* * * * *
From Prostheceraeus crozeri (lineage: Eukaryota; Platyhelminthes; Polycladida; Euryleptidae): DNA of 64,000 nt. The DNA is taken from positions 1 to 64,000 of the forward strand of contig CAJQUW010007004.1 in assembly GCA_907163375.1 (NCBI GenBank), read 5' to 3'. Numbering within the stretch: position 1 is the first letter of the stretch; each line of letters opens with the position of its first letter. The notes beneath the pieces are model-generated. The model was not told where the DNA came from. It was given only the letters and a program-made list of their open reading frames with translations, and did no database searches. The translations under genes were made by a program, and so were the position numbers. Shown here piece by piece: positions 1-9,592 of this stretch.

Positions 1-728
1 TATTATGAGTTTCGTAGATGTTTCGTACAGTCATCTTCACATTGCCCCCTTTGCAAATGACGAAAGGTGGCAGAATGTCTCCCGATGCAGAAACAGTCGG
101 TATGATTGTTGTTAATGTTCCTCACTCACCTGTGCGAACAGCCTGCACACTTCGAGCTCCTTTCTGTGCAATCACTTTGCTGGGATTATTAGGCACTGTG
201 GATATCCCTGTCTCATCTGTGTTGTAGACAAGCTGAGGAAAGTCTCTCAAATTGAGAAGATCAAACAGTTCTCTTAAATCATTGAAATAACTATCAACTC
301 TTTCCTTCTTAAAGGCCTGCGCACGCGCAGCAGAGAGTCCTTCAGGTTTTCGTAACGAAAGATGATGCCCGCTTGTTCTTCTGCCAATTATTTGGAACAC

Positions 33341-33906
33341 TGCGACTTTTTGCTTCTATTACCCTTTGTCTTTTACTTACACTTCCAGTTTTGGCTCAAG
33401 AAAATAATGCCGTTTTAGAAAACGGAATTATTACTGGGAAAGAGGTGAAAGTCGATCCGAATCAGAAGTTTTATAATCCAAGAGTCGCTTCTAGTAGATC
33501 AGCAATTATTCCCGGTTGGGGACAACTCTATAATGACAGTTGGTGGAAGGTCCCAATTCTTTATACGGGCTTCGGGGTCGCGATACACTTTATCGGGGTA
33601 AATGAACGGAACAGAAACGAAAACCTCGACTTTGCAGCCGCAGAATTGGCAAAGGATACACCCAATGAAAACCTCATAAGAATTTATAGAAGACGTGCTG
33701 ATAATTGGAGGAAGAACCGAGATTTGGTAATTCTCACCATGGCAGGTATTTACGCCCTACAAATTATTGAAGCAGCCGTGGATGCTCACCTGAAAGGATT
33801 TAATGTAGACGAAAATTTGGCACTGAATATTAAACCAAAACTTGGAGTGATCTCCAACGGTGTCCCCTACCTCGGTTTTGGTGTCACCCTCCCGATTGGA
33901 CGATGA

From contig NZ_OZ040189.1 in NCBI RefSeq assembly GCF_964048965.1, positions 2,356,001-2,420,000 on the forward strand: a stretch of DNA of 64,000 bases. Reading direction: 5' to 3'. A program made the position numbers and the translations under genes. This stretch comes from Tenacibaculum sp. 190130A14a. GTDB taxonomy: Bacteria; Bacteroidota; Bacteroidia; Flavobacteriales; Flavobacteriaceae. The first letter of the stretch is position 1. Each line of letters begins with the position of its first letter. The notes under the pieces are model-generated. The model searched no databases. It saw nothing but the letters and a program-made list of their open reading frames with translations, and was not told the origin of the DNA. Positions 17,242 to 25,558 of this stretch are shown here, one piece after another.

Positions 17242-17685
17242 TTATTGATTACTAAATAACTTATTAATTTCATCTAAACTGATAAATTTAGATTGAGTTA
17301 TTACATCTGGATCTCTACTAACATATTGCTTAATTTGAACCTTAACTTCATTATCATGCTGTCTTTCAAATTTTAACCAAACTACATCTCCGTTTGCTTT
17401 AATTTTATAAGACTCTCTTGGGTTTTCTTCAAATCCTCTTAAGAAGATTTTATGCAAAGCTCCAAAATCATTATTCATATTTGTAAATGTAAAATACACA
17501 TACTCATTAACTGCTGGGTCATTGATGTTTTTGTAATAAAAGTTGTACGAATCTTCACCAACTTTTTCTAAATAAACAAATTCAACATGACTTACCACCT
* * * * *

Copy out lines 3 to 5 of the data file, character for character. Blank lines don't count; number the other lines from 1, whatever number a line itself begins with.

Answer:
1 TATTATGAGTTTCGTAGATGTTTCGTACAGTCATCTTCACATTGCCCCCTTTGCAAATGACGAAAGGTGGCAGAATGTCTCCCGATGCAGAAACAGTCGG
101 TATGATTGTTGTTAATGTTCCTCACTCACCTGTGCGAACAGCCTGCACACTTCGAGCTCCTTTCTGTGCAATCACTTTGCTGGGATTATTAGGCACTGTG
201 GATATCCCTGTCTCATCTGTGTTGTAGACAAGCTGAGGAAAGTCTCTCAAATTGAGAAGATCAAACAGTTCTCTTAAATCATTGAAATAACTATCAACTC